In Occitania, Madiran vines flourish on slopes that straddle the departments of Gers, Hautes-Pyrénées and Pyrénées Atlantiques. Also bordering on the Landes, the vineyard benefits from oceanic influences to the west and the proximity of the Pyrenees to the south. In this temperate configuration, the preferred grape variety of Madiran wines : le TannatIncluding Alain Brumont was one of the first ambassadors during the 70s. This tannic, well-structured wine with a scarlet red color is today aged with a know-how that has propelled it to the rank of the most famous in the southwest. Formerly intended to enrich the wines of Bordeaux, it has now acquired its letters of nobility enhanced by the temperance of its alliances with other grape varieties such as Cabernet Franc, Cabernet Sauvignon or Servadou iron that we also call Pinenc locally. During the harvest, the bunches must be destemmed. At least half of the Tannat itself is essential in the assembly of the wines. Local particularity: coexists on the same terroir another appellation: that of Pacherenc-du-Vic-Bilh. Close relative of the Jurançon area, it is distinguished by the production of dry, sweet or sweet white wines from particularly late harvests.
Where to find Madiran wines?
Estates and Châteaux in Madiran
Get to know the Madiran vineyard better
Geology of the vineyard
Le Madiran vineyard which shares its terroir with that of Pacherenc-du-Vic-Bilh, is typically a Pyrenean piedmont vineyard. The Adour River, which borders the appellation to the east and north, has played a major role in the formation of geological strata. The tectonic thrusts associated with the work of the river have sculpted a landscape of hills on which moors and oak forests cohabit with the vines. In the plain there is a polyculture dominated by maize. The soils, resulting from sedimentary folding fed by the erosion of the Pyrenees, vary in composition according to their location. At the top of the reliefs outcrop clays with gravels and sheets of pebbles. The west-facing slopes are interspersed with limestone beds, while to the east have accumulated silt carried by the winds.
History of the vineyard
As with the majority of Occitania vineyards, monastic activity contributed to the rooting and notorious development of Madiran wine. The archives of Madiran Priory confirm that the vine is well established throughout the territory from the beginning of the XNUMXth centurye century. During the XVe century, the Adour river which joins the ocean via Bayonne, contributes to the development of river trade. The Madiran, with strong aging potential, is suitable for transport and export across the Atlantic. At the same time, the Madiran wines shine in particular on the natural regions of Bigorre and Béarn. If we look at the notarial registers of the XVIe and XVIIthe century, it appears that regional demand is strong for these dense red wines. It can also be seen that wine-growing customs already resort to row plantations with this particularity of high-rise trellising, which is still current on the Madiran vineyard and Pacherenc-du-Vic-Bilh.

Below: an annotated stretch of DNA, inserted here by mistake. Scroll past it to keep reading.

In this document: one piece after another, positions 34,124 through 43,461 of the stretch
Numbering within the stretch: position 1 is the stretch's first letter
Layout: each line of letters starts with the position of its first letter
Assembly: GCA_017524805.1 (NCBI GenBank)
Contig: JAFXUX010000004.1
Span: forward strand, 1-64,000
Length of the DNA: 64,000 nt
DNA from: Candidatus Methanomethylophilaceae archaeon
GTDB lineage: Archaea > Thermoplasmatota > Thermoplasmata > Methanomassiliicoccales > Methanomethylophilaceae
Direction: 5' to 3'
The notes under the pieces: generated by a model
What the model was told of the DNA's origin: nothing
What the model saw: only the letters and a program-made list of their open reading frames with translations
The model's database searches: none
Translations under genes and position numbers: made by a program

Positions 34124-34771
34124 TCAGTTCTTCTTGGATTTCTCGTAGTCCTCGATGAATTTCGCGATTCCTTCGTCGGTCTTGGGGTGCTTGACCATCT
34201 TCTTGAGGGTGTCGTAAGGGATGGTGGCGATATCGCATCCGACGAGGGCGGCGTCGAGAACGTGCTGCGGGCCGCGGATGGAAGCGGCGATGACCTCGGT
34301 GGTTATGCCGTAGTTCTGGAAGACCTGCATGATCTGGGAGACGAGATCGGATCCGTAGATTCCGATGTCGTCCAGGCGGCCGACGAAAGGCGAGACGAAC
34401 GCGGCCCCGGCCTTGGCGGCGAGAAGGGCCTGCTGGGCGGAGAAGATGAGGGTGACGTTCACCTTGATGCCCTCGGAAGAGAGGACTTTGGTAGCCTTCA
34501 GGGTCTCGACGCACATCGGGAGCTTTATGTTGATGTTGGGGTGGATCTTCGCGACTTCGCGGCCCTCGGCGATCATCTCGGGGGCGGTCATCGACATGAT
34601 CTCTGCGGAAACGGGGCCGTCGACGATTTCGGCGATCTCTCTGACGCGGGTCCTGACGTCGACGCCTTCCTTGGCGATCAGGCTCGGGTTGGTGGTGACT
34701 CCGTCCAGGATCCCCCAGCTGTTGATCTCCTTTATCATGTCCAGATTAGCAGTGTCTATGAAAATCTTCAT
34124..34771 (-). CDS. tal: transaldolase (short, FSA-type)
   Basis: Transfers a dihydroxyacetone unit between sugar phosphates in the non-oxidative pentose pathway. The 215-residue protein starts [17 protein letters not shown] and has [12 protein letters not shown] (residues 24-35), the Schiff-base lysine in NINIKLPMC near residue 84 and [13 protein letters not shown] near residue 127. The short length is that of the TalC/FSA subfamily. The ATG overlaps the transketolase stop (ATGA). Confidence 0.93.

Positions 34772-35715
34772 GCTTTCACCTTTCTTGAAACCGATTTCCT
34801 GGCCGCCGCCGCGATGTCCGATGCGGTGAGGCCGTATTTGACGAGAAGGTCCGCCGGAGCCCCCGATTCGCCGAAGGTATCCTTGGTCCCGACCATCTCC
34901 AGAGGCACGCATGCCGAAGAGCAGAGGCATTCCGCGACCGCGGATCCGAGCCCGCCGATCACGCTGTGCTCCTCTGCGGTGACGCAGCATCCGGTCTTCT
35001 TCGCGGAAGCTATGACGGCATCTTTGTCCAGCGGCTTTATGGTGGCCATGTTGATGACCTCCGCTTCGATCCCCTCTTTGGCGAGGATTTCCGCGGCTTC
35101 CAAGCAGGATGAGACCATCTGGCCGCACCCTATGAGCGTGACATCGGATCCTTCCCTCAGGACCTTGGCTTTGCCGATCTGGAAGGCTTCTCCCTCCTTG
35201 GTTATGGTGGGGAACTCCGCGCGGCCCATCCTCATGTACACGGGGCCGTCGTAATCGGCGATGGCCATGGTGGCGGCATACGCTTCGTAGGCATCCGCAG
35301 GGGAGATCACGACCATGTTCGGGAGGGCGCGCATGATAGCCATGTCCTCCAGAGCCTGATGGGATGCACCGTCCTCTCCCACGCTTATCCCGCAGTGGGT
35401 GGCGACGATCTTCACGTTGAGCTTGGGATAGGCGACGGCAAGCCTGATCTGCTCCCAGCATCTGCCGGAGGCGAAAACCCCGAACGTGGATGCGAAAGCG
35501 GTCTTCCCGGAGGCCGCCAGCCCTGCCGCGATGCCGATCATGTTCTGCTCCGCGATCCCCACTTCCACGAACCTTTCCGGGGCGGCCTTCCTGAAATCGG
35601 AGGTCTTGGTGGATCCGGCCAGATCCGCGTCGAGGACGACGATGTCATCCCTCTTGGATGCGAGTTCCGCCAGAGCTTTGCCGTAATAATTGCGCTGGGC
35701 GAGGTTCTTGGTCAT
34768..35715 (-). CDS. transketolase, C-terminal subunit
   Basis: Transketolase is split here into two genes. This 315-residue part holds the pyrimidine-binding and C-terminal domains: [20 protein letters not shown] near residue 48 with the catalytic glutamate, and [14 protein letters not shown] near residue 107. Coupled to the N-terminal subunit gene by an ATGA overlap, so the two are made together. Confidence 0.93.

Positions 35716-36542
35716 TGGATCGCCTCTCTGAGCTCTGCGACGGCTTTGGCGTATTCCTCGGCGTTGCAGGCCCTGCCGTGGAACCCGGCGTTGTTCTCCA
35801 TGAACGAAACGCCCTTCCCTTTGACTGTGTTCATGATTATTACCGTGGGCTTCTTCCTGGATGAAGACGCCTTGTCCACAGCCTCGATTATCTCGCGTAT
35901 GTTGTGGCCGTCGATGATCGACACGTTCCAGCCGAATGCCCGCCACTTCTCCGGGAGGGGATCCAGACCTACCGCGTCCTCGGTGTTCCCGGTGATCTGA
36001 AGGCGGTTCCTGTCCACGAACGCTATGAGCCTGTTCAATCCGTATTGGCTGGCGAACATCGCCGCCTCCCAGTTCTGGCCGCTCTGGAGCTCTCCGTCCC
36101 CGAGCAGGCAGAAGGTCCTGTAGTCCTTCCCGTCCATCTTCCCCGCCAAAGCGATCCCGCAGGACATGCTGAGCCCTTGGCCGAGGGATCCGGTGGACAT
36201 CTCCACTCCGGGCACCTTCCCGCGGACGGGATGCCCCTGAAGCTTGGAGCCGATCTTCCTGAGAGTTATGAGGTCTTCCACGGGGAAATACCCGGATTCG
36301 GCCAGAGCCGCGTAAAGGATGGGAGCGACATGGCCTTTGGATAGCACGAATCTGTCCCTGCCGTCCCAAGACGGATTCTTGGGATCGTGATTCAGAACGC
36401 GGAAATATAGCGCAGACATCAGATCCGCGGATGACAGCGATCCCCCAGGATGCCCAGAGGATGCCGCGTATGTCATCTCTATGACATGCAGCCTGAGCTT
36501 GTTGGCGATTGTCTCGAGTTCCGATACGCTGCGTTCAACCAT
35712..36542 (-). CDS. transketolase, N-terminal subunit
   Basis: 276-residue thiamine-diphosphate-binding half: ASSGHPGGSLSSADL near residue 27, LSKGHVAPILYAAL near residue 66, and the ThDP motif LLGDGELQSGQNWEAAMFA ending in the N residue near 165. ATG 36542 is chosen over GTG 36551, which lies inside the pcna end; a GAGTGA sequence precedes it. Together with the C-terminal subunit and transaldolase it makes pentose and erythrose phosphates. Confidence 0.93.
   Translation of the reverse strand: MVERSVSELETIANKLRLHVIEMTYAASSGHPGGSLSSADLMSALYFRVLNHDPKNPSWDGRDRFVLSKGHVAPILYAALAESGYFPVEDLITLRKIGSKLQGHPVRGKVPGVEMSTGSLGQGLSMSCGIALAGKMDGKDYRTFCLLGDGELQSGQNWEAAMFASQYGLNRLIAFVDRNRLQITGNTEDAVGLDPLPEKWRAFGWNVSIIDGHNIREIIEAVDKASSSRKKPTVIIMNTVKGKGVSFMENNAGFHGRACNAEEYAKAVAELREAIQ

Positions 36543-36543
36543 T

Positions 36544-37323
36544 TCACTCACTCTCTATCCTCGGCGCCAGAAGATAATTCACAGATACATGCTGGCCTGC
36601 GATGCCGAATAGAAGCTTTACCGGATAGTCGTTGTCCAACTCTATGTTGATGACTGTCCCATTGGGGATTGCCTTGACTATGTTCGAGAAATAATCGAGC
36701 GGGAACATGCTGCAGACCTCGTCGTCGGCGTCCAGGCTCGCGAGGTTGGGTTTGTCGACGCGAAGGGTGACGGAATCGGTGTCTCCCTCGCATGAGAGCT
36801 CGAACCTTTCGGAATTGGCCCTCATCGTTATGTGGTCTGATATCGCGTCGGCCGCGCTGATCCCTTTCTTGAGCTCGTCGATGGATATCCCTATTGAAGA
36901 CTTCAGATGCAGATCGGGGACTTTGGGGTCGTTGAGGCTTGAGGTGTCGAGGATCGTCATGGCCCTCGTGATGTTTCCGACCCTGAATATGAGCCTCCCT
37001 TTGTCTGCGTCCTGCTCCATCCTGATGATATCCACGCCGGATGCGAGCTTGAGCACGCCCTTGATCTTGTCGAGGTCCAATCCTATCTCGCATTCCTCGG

Tannat, king of Madiran grape variety
The grape variety Tannat is inseparable from Madiran wine. However, in the eighteenthe century, it is not yet the dominant grape variety of the appellation. The pioneers are Fer Servadou, locally called Pinenc, and Cabernet Franc. The notoriety of Madiran really took off from the XNUMXe and XIXe centuries. The Tannat introduced at this time gives the wine a more dense color and above all a tannic structure favorable to long aging and transport. The territory therefore acquires its status as a wine region. In 1906 the collective identity of the winegrowers asserted itself with the creation of the Madiran winegrowers' union, followed in 1936 by that of Vic-Bilh wine union. It was finally in 1948 that the decree recognizing theAOC Madiran. Two cooperative cellars therefore contribute to uniting the wine-growing identity: the cellar of Saint-Mont, which has now become Plaimont, and the Crouseilles cellar. As for independent winegrowers, several estates are also gaining notoriety. Among them, Alain Brumont who operates the Château Bouscassé and Château Montus established itself as an ambassador for the appellation during the 70s.